While there’s no doubt about the value of such initiatives, the hard market realities of our times may be an impetus and an opportunity to re-examine the training status quo at a more-inclusive level. Given the success of the co-operative education program at the University of Waterloo, for example, should we be looking to develop an analogous model for training talented singers who may well need to supplement their singing careers to make a living. Waterloo, indeed, already has Arts and Business program that includes Music as one of its eligible arts majors, and the program also has a co-op option.
The important thing right now, perhaps, is to bring the issues forwards in the industry for discussion. With so much change in the world of opera, students need the tools to be realistic about their options, and some practical aids to turn passions and dreams of singing on stage into viable living. The Perpetual Student Singer model is not helpful in this respect. Says soprano Tracy Dahl, who’s also an Instructor in Voice and Advanced Opera Studies in the University of Manitoba’s Desautels School of Music: “I’ve heard so many people say, ‘the business will tell them.’ but I do think we have a responsibility as educators to be at least forward in saying, ‘This is the standard you have to meet and if these things aren’t happening, this isn’t for you and maybe you can find another avenue where you’re still connected and involved in music’.” Dahl, too, sees merit in condensing the time for voice studies, though adds that a “period of discovery is important, too. There’s a different ebb in there and we don’t want to take away that space.”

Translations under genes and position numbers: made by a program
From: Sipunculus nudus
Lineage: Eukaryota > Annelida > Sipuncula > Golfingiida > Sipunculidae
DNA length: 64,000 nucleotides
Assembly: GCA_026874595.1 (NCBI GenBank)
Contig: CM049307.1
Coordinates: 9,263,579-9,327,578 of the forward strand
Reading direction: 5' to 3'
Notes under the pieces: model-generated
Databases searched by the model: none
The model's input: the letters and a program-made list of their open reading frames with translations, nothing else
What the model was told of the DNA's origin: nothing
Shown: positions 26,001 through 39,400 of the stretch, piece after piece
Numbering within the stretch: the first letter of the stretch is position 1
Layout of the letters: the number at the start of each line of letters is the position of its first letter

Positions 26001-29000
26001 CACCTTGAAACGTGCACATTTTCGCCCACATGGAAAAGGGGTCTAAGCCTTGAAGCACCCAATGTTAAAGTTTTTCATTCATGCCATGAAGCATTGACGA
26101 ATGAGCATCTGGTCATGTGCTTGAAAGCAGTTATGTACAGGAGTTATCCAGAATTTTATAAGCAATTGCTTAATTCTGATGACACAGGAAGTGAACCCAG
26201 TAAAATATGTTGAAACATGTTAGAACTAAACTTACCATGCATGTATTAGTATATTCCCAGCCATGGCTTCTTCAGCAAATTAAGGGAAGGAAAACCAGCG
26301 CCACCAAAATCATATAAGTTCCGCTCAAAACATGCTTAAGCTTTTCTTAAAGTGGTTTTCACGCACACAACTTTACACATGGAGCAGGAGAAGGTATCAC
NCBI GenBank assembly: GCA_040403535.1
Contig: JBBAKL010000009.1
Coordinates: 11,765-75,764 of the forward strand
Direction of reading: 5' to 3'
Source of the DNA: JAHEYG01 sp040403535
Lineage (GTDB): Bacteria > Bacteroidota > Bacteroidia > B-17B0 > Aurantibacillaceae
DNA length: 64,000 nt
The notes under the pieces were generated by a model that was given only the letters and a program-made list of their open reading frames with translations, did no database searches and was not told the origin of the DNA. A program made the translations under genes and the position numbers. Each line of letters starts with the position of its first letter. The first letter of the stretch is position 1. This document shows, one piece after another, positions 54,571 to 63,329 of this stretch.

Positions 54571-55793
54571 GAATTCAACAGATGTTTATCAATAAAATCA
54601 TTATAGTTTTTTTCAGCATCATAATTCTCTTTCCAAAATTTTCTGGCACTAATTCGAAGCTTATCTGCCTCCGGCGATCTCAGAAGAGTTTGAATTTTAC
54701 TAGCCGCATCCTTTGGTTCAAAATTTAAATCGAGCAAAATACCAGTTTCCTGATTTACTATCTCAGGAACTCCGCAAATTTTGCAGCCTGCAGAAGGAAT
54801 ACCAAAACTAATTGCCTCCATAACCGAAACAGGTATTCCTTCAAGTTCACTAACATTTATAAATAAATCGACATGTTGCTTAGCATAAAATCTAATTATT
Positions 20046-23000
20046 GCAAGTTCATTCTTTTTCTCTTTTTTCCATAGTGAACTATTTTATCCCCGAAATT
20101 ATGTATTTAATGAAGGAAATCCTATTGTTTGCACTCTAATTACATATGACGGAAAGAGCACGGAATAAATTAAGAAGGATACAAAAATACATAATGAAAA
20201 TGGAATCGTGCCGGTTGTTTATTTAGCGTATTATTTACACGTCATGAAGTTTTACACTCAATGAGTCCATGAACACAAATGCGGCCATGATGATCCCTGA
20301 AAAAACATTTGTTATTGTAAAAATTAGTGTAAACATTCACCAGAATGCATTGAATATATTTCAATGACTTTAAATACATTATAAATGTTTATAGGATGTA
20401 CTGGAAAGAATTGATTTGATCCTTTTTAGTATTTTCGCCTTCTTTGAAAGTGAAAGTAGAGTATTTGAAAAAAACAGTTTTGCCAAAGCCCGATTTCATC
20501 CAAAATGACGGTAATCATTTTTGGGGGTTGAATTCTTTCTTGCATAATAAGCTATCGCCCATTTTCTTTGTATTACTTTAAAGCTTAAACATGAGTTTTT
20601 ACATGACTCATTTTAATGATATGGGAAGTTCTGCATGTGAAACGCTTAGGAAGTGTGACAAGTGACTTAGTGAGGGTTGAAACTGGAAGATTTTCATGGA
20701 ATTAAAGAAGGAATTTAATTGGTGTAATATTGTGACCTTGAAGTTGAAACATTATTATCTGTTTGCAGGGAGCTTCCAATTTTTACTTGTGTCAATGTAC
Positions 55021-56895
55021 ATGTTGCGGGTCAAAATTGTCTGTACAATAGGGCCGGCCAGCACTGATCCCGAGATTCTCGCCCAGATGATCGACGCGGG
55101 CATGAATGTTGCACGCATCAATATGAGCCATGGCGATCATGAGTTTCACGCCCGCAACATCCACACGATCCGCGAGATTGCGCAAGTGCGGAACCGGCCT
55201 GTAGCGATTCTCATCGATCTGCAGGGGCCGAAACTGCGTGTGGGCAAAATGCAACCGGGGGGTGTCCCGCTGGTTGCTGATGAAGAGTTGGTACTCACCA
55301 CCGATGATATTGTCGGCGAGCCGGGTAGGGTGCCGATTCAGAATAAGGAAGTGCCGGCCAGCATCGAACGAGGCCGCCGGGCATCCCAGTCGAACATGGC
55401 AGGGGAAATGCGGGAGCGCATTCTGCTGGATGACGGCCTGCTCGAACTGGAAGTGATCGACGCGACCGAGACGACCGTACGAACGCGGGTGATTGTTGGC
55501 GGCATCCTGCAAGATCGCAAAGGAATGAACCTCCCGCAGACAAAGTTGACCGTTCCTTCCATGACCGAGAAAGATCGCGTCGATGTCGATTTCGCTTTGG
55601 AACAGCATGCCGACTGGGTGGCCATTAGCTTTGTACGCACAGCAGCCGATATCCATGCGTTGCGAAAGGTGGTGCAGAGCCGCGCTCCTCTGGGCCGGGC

This country is full of creative, educated people who represent all the stakeholders in Canadian opera on stage, behind the scenes and in the opera schools. It’s perhaps time they talked to each other to assess our current education and training system for the sector. We need to think bigger and more holistically. Enough of the scarcity mindset. Reframe the issue as an opportunity for creative people to contribute both to the arts and to other sectors that need their resilience and risk taking. As tenor Benjamin Butterfield, Professor and Head of Voice at the University of Victoria, notes: “My sense is that, with or without the opera piece of the puzzle, young people want to sing. And they still seem to be excited to go to school for it for the community, training, structure and facilities that it offers.” So, let’s take in all that we have and redirect this potential energy, breathing new support and power into music education.
*This story originally appeared in our Spring 2022 print issue